Police Arrest Suspect For The Burning of 3 Black Churches in Louisiana
Police arrested Holden Matthews, the 21-year old son of a deputy sheriff, for allegedly burning three predominately black churches in St. Landry Parish, La. over the course of ten days. He was reportedly turned in by his father.
The first fire occurred nearly two weeks ago on March 26, and completely destroyed St. Mary Baptist Church in Port Barre. On April 2 Greater Union Baptist Church, a 129-year-old congregation, was set ablaze by a fire with similar characteristics as the St. Mary Baptist fire. Four days later on April 6, Mount Pleasant Baptist in Opelousas was also decimated by a fire.
Initially, authorities were reluctant to connect the three fires, but expressed concerns that the potential arsons were related.
“There is clearly something happening in this community,” State Fire Marshal H. Browning acknowledged in a statement. “There certainly is a commonality, and whether that leads to a person or persons or groups, we just don’t know.”
Now that Matthews has been arrested, uncovering his motives remains a task for investigators. Authorities suggested at a news conference that Matthews’ connection to the musical genre black metal may have influenced his behavior. According to the authorities, Black metal has a related history to church burnings.
However, for others in the community, given the racial makeup of the congregations, they wonder if the fires are more likely connected to America’s unsavory history of attacking black churches as of a form terrorizing black communities. Since the time of Jim Crow until the present, black churches, particularly in the South, have found themselves on the receiving end of racist attacks.
In 1963, for instance, four young girls were killed when members of the Ku Klux Klan placed a bomb in the 16th Street Baptist Church in Birmingham, Ala. Only one person was prosecuted for the crime years later, but others are believed to have been involved. The girls’ deaths became a galvanizing moment for the civil rights movement.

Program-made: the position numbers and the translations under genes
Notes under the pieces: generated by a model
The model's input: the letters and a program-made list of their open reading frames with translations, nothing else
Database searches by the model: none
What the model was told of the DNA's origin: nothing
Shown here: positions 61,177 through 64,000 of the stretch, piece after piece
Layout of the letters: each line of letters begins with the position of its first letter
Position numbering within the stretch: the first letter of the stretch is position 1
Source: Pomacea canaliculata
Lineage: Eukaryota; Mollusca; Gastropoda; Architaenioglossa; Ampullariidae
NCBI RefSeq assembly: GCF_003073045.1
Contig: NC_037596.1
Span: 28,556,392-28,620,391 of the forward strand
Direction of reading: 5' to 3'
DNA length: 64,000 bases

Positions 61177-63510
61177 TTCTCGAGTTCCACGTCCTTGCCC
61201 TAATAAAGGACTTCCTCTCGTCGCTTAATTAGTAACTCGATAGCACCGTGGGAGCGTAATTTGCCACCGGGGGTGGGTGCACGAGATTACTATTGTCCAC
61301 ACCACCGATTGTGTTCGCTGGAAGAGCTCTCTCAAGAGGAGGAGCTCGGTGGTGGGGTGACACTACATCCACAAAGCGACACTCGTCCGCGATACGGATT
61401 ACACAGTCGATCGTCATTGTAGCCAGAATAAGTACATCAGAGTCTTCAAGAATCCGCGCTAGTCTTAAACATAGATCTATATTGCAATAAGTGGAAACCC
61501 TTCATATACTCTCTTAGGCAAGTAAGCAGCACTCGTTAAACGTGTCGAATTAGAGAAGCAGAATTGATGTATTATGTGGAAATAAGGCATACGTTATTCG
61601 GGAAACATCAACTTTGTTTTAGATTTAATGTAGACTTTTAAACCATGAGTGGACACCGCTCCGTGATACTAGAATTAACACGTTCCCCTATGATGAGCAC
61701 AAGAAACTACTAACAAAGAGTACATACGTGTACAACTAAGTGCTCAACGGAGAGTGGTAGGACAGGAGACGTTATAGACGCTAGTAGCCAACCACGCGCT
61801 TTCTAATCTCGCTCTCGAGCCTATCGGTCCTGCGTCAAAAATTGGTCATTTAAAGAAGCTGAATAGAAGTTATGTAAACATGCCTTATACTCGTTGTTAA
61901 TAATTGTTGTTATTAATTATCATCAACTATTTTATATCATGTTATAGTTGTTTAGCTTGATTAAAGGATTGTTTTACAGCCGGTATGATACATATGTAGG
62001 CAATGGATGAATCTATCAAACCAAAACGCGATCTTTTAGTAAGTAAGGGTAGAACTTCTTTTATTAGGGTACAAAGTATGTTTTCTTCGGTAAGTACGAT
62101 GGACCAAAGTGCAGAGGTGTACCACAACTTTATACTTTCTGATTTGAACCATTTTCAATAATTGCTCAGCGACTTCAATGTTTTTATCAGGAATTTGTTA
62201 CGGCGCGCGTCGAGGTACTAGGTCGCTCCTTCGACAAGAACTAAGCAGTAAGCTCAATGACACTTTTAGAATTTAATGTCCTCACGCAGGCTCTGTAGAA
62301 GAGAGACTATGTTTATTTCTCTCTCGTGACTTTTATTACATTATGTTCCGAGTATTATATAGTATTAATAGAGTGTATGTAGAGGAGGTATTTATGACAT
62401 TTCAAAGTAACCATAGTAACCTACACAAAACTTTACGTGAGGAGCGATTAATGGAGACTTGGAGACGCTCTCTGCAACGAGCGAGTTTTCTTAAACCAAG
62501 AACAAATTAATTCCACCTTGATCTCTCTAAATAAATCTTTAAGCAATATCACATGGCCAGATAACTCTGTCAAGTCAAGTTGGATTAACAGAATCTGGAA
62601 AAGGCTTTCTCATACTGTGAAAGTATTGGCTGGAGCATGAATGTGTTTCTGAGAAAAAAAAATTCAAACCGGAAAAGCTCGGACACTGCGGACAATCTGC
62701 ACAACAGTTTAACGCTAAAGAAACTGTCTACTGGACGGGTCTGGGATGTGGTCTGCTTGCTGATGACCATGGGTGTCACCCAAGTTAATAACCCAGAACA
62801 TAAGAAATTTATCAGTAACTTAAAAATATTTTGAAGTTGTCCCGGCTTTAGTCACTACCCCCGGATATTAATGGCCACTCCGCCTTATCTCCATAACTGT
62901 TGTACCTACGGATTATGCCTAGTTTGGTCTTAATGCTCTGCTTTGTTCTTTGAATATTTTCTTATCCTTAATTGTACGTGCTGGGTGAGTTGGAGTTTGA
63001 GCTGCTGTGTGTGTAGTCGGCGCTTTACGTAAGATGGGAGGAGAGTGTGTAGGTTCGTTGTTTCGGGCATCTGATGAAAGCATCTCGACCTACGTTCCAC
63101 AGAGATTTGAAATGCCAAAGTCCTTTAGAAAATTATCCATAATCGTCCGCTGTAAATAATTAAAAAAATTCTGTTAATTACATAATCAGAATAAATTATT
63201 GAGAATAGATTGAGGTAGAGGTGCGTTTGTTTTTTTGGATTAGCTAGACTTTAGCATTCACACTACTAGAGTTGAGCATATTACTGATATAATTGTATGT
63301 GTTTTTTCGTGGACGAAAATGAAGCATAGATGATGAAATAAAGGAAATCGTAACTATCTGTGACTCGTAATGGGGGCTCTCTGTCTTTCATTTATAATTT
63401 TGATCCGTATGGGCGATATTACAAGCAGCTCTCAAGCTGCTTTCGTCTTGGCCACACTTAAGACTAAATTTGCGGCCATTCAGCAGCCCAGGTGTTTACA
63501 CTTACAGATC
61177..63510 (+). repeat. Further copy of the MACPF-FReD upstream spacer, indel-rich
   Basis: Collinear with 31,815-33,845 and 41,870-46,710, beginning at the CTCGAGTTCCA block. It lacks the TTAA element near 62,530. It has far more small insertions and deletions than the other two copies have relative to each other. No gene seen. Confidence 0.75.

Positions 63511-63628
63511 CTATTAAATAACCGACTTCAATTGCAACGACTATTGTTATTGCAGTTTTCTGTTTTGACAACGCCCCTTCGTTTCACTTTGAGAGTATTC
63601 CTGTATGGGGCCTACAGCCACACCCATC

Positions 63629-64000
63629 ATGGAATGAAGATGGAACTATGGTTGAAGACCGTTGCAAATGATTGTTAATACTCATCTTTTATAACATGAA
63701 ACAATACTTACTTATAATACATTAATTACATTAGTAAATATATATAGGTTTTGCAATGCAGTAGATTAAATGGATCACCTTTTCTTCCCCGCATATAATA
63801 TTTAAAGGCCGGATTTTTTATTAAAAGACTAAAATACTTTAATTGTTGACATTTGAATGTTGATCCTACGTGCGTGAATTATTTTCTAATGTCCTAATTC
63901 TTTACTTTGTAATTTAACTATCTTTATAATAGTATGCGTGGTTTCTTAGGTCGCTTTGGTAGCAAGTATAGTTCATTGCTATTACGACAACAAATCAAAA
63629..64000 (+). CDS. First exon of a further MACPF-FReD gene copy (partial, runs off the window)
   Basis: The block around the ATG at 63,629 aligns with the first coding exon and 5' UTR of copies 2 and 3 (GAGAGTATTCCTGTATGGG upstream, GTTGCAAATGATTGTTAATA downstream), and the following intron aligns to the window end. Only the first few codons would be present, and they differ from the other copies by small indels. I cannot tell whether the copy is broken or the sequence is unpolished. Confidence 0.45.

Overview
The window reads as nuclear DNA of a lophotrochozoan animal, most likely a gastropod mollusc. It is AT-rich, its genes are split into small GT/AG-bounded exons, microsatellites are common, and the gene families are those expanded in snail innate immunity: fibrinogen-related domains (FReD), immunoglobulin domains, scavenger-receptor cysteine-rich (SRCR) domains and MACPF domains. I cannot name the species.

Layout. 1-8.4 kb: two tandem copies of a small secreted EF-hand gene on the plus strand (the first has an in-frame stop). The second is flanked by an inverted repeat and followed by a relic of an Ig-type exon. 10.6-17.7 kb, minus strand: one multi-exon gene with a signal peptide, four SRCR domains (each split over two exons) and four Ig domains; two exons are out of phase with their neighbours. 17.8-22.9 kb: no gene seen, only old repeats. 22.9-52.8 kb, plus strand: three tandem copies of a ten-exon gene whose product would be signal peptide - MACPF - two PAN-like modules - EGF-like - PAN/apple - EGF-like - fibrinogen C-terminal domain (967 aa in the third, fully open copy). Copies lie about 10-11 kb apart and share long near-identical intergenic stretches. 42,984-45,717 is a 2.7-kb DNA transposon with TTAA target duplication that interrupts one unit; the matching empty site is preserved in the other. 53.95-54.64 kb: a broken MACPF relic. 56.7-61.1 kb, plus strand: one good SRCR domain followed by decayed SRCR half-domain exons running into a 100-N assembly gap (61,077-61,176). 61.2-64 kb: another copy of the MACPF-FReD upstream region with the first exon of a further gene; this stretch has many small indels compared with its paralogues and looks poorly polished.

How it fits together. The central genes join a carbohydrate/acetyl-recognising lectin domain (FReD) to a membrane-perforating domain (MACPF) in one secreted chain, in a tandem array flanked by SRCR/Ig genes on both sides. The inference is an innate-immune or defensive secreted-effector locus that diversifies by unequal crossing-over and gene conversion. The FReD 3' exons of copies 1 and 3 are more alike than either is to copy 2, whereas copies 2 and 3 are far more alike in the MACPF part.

More recently, in 2015 Dylann Roof shot and killed nine members of the historically black church Mother Emmanuel in Charleston, S.C, including the church’s pastor Rev. Clementa Pinckney, during bible study. Roof has been sentenced to death for the murders.
While Matthews’ motives remain a mystery, for Rev. Gerald Toussaint, the pastor at Mount Pleasant Baptist Church, does not want to speculate. Rather, these events have evoked other questions for him.
I’m trying to find out who did it, why they did it, did it have anything to do with me,” Rev. Toussaint told the New York Times days before Matthews was arrested. “I don’t know none of this.”
As this community, and the rest of the country, wait for more answers, these congregations are not letting the fires stop them from holding service. On Sunday, Greater Union Baptist Church, which is led by Rev. Harry J. Richard, held service at a local Masonic Lodge.
Rev. Richard used that time to offer a moving prayer for the then-unknown perpetrator.
“We forgive you, Mr. Firestarter,” Mr. Richard prayed. “We love you, Mr. Firestarter. We thank you because you didn’t burn up our children. Our prayer for you, Mr. Firestarter, is that you meet our savior.”
Ultimately, for Rev. Richard, what was lost was a building, but the spirit of the church remains.
“They burned down a building,” Rev. Richard said. “They didn’t burn down our spirit.”
(Photo: via screengrab)